Pink Hollyhock

I collected a lot of pink hollyhock seed in the fall.

Hollyhocks do best in full sun with plenty of water. Photo by Patsy Bell Hobson

I’m giving away: 30 pink Hollyhock seed. Check it out – Listia

When to plant. Some seed can be planted the first week before the last frost date.  Then, in two weeks plant a few more seed. This succession planting will keep you in beautiful blooms throughout the season.

Planting. Get the hollyhock seed off to a good start in well worked soil. After that, you will have little to do except just enjoy their flowers. Start by adding a little organic matter or compost into the planting area.

Plant hollyhock seed just 1/4″ deep. These plants like sunny, moist but well-drained soil.

Be patient. Hollyhocks are biennials. They only produce foliage the first year. Then flower the second year, and then die. They will self seed, so eventually you will have flowers every year.

Many newer varieties will bloom the first year, if they get planted early enough in the spring.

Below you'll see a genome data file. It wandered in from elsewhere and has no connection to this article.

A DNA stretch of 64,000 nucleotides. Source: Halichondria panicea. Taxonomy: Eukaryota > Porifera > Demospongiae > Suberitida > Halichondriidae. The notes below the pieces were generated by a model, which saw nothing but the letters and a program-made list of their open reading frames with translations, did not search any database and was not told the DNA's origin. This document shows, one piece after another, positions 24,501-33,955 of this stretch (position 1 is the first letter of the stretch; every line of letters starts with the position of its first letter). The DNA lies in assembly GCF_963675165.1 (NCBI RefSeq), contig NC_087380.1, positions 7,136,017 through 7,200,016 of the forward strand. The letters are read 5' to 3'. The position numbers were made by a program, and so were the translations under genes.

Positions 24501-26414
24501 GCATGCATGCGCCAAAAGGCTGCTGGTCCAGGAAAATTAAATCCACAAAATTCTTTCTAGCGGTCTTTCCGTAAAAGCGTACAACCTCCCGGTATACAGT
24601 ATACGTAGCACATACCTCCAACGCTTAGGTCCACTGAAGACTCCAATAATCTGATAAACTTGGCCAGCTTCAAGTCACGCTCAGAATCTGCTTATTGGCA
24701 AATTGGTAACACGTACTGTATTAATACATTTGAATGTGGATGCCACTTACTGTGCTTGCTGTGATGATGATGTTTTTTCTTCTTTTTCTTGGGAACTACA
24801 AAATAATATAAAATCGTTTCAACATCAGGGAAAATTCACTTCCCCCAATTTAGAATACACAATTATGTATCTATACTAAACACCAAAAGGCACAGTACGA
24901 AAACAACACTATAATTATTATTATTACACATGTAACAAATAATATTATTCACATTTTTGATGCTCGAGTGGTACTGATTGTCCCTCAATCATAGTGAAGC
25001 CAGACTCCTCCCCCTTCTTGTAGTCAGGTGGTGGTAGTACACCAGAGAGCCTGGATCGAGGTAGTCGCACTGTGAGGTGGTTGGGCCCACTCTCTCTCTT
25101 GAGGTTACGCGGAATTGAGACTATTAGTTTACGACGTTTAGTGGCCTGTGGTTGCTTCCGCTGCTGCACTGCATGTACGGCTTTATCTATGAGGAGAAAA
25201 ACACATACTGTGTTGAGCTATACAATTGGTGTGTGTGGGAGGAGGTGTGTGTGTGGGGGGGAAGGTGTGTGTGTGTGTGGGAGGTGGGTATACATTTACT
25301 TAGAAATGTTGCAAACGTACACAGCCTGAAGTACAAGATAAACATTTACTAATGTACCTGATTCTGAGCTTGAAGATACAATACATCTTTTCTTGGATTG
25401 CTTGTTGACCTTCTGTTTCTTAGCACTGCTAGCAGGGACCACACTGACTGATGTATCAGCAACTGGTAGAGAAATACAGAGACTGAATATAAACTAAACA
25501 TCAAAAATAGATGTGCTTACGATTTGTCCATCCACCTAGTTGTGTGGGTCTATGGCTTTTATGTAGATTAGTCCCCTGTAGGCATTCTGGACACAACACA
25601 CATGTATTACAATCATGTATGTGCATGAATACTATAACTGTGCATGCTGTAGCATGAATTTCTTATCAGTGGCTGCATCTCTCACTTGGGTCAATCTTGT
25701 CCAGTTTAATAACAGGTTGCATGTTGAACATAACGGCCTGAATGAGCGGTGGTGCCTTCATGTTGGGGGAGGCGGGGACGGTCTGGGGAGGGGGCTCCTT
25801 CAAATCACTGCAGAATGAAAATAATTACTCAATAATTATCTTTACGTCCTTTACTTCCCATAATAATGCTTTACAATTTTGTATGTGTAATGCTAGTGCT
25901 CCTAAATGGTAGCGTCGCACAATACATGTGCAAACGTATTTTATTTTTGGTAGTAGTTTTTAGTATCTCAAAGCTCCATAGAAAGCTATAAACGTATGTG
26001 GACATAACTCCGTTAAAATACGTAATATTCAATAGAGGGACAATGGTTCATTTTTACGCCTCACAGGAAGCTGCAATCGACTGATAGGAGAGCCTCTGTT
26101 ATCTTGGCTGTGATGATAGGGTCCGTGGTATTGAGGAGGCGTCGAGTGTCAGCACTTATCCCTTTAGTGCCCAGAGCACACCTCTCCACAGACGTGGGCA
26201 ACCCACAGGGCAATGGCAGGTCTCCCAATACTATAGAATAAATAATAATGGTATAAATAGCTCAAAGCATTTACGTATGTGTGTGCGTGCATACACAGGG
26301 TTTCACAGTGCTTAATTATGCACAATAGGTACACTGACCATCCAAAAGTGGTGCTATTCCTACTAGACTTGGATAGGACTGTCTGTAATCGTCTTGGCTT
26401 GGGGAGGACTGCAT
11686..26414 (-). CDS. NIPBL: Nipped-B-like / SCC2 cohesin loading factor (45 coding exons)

Thinning plants will prevent mildew. You can transplant the thinnings, just be gentle and keep them moist.

You get seeds from every bloom. photo by Patsy Bell Hobson

You get seeds from every bloom. photo by Patsy Bell Hobson

These pink flowers are the single hollyhock, or the old-fashioned flowers. Many newer varieties are double-flowered and some are shorter to handle the wind better.

Swallowtail Garden Seeds has a nice selection of hollyhocks, including the shorter varieties.

Renee’s Garden Seeds and Burpee have hollyhock seed.

The USDA.GOV site has plant profiles:
Plants Profile for Alcea rosea (hollyhock)

I’m giving away: 30 pink Hollyhock seed. Check it out – Listia

This post is similar to Becky’s Flowers

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